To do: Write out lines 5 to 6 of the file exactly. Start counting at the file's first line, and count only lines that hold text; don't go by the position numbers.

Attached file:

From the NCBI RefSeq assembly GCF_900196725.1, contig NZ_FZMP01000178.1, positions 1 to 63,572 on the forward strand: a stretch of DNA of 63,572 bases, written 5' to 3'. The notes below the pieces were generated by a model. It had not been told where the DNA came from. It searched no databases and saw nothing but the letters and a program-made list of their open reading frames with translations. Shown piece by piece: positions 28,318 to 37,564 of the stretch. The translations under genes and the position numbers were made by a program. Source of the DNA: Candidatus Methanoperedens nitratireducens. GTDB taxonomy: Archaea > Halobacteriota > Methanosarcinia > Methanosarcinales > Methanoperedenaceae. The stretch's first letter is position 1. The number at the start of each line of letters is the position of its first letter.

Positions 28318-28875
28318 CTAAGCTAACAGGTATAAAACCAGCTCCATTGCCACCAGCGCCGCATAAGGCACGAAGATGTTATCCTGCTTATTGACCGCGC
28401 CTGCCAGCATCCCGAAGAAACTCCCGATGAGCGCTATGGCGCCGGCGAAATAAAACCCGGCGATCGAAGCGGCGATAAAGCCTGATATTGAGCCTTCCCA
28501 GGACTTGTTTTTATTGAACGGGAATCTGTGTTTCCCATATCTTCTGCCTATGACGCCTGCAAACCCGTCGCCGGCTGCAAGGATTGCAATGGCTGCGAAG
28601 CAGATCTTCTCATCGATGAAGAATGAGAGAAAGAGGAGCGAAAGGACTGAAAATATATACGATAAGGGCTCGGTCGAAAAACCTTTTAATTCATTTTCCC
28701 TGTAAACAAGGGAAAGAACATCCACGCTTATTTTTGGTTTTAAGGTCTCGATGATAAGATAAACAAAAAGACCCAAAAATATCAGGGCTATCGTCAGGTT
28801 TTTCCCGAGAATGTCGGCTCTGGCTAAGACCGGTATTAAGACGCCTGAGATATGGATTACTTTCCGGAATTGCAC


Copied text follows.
28501 GGACTTGTTTTTATTGAACGGGAATCTGTGTTTCCCATATCTTCTGCCTATGACGCCTGCAAACCCGTCGCCGGCTGCAAGGATTGCAATGGCTGCGAAG
28601 CAGATCTTCTCATCGATGAAGAATGAGAGAAAGAGGAGCGAAAGGACTGAAAATATATACGATAAGGGCTCGGTCGAAAAACCTTTTAATTCATTTTCCC